If you currently have silver amalgam fillings and want to change the filling, you may wonder what a white composite filling offers. Whether it is because you dislike the metal color of the filling, and like many people prefer the natural color of your tooth, a white composite filling is a good choice as an alternative. They are tooth-colored and can be blended by your dentist to match the look of your tooth. In this article, we’ll look at the different types of fillings available and why you might consider going with a white, or composite filling instead.

What is a composite filling? What is an amalgam?

White fillings, also known as composite fillings, are made of a variety of materials, often either resin, with some being made from a ceramic or glass ionomer material. White composite fillings are becoming more and more popular as having a beautiful smile is the most important thing for many patients. White composites offer a better aesthetic and are less invasive than silver amalgam fillings. A silver amalgam filling is made up of an alloy of the metals mercury, silver, copper, tin and zinc which is used to fill cavities. These are often referred to as simply amalgam fillings. This kind of filling has been used by dentists for more than 100 years to fill and preserve decayed teeth. Silver amalgam fillings are very durable, typically lasting 10 to 15 years and they are strong enough to withstand chewing forces and pressures. They also can be less expensive than some other filling materials, but they do not match the tooth’s natural color, putting them at a substantial disadvantage. Silver amalgam fillings and white composite fillings each have different methods of application. Silver amalgam fillings require the dentist to create a mixture of liquid mercury and various other metals. The mixture is then applied to the tooth, where it quickly sets. White composite fillings are applied differently, in a series of layers alternatively hardened before the next layer is applied. A special high intensity light is used to “cure” or hardens the layer. After the layering process  the dentist will then shape and contour the composite material to the shape of your natural tooth before finally trimming and polishing the final restoration.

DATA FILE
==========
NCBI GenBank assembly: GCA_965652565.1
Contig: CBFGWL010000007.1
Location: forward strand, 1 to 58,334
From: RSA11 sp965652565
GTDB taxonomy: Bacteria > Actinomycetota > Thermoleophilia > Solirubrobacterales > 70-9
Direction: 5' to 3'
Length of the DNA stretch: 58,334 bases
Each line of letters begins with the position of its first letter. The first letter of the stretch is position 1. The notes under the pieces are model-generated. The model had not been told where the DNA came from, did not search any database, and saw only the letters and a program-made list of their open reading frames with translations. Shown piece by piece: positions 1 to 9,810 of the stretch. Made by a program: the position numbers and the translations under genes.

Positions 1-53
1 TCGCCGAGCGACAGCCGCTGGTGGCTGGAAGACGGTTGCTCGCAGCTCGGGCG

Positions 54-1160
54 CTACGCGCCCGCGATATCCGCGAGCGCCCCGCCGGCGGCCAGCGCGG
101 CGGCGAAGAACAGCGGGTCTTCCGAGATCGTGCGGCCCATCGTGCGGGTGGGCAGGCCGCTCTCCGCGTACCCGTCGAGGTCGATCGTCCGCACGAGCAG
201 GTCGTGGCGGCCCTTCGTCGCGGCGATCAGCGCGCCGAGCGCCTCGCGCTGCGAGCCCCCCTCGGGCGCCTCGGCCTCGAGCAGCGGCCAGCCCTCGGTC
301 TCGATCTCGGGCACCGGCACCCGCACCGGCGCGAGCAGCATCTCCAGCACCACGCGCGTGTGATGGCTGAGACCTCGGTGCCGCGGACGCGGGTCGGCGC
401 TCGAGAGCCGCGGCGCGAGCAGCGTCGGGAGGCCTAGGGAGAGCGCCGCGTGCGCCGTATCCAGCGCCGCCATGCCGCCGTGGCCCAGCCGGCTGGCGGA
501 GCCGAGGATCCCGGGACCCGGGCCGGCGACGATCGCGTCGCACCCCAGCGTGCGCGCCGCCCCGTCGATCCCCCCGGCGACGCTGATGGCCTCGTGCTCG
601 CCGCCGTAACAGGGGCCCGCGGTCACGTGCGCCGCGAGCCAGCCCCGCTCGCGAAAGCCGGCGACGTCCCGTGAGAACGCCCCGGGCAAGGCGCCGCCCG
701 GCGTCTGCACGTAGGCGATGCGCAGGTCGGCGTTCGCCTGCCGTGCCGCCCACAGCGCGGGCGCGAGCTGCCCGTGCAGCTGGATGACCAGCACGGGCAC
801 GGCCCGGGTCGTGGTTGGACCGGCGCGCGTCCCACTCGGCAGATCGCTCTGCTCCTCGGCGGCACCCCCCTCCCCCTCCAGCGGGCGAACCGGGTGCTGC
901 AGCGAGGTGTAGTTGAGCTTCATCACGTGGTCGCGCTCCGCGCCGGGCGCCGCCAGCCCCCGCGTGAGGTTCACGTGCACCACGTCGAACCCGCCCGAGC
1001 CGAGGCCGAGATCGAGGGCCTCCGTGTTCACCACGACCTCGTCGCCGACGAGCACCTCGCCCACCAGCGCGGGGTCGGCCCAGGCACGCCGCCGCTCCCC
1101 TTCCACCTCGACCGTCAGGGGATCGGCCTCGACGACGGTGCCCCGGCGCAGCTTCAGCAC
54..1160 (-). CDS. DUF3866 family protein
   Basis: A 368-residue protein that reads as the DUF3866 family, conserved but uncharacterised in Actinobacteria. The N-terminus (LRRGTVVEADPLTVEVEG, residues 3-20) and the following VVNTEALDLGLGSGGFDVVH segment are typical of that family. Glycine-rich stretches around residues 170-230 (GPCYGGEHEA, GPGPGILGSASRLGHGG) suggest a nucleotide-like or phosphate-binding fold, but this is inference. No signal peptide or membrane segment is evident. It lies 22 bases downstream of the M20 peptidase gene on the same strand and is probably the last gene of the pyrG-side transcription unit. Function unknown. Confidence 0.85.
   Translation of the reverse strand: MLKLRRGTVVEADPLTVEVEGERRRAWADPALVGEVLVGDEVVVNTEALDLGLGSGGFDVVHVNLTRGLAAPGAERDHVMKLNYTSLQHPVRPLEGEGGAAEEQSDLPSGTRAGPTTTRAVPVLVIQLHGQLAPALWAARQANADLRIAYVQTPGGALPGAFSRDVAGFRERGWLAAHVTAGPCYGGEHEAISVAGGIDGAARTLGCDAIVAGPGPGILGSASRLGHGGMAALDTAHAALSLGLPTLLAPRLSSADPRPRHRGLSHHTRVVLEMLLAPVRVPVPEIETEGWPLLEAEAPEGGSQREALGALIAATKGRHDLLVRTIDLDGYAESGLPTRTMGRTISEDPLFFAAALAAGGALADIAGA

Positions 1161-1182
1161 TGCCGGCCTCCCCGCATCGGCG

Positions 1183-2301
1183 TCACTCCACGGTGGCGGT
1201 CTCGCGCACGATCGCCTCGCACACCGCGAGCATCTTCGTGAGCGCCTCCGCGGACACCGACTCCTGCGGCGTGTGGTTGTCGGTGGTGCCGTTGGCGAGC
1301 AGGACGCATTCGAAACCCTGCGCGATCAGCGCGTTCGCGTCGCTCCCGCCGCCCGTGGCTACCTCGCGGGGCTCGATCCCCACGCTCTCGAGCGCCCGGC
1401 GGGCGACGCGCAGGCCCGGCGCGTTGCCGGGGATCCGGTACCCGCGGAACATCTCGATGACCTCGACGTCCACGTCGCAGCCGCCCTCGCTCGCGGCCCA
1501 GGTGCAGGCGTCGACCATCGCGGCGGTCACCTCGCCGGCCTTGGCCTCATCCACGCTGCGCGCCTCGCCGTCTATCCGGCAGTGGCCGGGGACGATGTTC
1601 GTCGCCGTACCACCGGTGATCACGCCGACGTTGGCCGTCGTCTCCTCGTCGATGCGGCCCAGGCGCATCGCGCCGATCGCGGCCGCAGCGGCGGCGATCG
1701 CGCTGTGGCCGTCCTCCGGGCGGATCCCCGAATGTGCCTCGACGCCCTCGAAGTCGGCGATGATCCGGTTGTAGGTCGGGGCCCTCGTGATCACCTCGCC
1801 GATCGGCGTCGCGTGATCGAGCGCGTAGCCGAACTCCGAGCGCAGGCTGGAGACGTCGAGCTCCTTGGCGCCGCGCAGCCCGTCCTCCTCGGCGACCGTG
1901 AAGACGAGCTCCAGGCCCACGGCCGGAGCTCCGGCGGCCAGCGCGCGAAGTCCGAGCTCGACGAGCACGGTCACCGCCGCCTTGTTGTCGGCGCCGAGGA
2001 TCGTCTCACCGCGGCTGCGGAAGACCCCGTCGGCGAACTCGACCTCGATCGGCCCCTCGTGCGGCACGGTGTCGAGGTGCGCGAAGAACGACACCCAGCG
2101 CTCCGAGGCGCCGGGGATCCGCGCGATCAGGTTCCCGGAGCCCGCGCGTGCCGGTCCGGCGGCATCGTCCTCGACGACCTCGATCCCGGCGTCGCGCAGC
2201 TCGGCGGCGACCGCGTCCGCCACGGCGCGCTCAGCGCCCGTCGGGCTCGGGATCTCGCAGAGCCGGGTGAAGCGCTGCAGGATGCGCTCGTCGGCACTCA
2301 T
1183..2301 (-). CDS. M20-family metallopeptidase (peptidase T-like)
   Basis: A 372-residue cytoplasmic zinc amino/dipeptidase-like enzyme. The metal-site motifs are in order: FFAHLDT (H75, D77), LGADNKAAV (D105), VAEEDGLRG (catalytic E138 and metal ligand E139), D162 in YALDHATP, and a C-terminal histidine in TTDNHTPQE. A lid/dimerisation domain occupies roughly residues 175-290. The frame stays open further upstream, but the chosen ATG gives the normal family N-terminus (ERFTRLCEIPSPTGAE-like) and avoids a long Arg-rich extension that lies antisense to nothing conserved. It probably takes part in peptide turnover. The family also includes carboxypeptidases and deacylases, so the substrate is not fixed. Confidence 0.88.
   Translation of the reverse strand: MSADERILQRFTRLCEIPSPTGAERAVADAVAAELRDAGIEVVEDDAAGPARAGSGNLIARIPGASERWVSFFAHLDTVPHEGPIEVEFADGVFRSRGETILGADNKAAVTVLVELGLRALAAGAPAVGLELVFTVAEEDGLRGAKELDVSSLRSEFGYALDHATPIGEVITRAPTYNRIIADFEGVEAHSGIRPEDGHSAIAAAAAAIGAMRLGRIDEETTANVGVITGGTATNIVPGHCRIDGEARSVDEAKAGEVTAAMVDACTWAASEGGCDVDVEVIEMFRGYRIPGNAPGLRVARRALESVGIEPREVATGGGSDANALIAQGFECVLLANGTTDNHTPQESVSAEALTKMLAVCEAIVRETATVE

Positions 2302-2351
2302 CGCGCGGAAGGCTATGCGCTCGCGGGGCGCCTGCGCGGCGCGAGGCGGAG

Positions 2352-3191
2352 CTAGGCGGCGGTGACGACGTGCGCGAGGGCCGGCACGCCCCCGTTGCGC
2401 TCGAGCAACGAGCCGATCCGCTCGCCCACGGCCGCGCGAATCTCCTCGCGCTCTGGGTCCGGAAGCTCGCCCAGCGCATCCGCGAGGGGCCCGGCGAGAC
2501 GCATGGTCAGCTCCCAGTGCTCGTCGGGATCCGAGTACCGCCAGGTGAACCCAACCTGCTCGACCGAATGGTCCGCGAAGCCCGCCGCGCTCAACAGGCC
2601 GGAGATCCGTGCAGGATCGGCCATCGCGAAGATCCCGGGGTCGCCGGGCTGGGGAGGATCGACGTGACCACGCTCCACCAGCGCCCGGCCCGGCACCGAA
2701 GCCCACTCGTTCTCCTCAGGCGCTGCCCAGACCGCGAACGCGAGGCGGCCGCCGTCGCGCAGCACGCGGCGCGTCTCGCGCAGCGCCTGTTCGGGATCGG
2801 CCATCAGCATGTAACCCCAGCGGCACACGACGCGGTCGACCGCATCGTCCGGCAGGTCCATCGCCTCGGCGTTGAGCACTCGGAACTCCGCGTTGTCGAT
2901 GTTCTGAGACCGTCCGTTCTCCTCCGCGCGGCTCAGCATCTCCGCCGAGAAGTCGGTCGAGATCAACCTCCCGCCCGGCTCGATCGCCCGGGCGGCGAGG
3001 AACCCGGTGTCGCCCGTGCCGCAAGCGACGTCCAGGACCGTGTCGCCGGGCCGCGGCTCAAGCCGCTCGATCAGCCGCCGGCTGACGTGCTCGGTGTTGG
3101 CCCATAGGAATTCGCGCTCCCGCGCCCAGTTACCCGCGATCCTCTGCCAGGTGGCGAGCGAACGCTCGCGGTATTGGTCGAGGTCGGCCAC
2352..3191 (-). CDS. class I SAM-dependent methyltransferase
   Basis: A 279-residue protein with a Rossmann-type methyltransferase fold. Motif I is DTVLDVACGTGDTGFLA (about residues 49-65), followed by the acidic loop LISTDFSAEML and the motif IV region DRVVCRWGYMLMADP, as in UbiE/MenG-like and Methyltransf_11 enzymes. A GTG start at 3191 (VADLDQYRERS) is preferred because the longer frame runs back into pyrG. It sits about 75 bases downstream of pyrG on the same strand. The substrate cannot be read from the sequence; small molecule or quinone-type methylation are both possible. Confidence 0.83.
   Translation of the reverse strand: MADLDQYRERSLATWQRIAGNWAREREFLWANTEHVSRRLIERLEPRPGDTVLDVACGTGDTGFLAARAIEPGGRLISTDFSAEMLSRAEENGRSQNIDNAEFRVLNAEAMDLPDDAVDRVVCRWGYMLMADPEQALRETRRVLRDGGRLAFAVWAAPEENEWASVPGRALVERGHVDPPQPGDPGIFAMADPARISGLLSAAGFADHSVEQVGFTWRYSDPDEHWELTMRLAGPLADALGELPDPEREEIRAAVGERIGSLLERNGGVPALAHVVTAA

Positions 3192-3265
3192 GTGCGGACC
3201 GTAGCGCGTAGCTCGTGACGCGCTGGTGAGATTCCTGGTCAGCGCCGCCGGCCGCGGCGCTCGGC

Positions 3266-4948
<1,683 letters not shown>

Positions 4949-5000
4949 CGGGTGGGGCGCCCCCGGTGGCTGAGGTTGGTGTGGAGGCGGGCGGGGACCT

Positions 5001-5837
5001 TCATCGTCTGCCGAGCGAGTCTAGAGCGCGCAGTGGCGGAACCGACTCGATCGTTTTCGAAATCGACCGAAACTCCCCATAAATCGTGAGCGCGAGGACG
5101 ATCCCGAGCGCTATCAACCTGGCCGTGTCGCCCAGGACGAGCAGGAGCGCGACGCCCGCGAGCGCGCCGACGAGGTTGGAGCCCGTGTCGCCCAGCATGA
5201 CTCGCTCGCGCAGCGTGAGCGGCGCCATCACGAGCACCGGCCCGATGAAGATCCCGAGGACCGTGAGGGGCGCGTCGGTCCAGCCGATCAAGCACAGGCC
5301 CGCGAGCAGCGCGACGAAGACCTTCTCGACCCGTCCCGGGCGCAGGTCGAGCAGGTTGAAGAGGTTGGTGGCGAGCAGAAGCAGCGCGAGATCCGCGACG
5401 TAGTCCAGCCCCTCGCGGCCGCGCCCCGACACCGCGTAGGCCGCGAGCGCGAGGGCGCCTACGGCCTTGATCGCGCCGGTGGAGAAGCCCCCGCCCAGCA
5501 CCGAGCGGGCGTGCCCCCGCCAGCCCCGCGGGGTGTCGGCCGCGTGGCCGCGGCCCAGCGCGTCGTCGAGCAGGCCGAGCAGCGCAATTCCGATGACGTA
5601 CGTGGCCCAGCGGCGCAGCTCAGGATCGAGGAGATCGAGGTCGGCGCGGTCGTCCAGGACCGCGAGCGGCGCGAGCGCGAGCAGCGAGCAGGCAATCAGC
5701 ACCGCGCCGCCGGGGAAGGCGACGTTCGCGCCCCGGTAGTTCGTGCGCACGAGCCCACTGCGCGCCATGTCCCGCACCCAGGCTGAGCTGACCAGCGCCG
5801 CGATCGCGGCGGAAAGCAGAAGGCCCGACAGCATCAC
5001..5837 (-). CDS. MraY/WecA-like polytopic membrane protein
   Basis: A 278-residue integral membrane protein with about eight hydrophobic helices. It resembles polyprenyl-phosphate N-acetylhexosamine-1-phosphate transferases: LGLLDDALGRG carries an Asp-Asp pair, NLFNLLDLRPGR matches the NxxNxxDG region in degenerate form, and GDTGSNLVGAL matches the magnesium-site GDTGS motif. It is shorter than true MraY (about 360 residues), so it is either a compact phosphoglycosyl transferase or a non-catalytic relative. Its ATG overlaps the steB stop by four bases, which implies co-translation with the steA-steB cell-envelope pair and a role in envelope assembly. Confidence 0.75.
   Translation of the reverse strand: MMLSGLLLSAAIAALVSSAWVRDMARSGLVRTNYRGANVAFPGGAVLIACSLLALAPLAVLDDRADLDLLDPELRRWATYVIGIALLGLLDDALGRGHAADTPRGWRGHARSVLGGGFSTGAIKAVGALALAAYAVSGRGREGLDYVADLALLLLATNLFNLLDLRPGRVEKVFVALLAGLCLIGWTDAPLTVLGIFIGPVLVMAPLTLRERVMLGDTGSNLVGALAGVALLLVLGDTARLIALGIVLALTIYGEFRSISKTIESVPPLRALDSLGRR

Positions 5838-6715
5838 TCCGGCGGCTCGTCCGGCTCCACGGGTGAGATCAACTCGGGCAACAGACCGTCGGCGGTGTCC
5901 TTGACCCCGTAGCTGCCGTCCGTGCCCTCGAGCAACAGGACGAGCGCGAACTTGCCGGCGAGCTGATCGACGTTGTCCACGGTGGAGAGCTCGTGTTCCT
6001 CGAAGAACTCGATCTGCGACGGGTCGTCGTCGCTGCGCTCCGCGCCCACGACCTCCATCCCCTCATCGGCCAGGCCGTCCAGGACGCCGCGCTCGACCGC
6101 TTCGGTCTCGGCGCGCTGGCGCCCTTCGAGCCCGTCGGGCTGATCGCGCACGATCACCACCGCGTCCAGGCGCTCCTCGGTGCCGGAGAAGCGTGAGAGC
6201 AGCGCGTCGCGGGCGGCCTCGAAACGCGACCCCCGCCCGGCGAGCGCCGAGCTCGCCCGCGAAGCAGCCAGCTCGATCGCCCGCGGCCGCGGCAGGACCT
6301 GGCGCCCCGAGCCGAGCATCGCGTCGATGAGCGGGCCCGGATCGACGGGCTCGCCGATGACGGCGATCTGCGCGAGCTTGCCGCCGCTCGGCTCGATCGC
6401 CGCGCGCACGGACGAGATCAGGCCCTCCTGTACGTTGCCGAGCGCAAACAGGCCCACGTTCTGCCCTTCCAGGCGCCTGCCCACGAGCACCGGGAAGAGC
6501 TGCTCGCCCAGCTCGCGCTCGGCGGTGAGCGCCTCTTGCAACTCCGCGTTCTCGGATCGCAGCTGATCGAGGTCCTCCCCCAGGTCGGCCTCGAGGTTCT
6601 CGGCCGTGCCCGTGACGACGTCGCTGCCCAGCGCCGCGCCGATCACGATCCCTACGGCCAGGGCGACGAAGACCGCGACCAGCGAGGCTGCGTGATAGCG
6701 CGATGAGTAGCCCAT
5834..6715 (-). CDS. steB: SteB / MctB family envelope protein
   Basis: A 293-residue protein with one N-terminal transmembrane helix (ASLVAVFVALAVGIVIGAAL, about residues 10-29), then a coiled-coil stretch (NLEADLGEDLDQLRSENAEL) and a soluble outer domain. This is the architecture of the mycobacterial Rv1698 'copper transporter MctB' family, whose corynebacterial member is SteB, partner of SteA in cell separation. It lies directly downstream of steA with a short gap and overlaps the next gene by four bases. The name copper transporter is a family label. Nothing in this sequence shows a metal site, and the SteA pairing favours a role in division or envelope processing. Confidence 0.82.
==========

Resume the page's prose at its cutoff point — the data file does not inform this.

What is the process of getting a tooth filled?

A filling always begins with a cavity. A cavity is a hole in the tooth caused by the buildup of plaque on the tooth. After a dentist identifies the decay on the tooth, they will then often have to fill the cavity to prevent further decay, or repair a damaged tooth. To treat a cavity, the dentist will first remove the decayed portion of the tooth and then fill the cavity with a filling material. Doing this  will help to prevent the spread of more decay and restores the teeth so they can be used to do their job of chewing and breaking down edible materials. Fillings can also be used to repair cracked or broken teeth, or teeth that have been worn down through bad tooth habits, like nail biting or tooth grinding. The dentist will first apply a local anesthetic in order to numb the area around the tooth. Next, the dentist will use a tool, such as a drill, or air abrasion instrument, or even a laser, to remove the decayed area. The choice of tool depends on the dentist’s skill and training, as well as the location and extent of the cavity and the availability of the equipment. After the drilling, the dentist will check to see if all the decay was removed by probing the site. Satisfied there is no more remaining decay, the dentist will clean the space of germs and debris and then prepare it for filling. Finally, after the filling the dentist will finish and polish the tooth.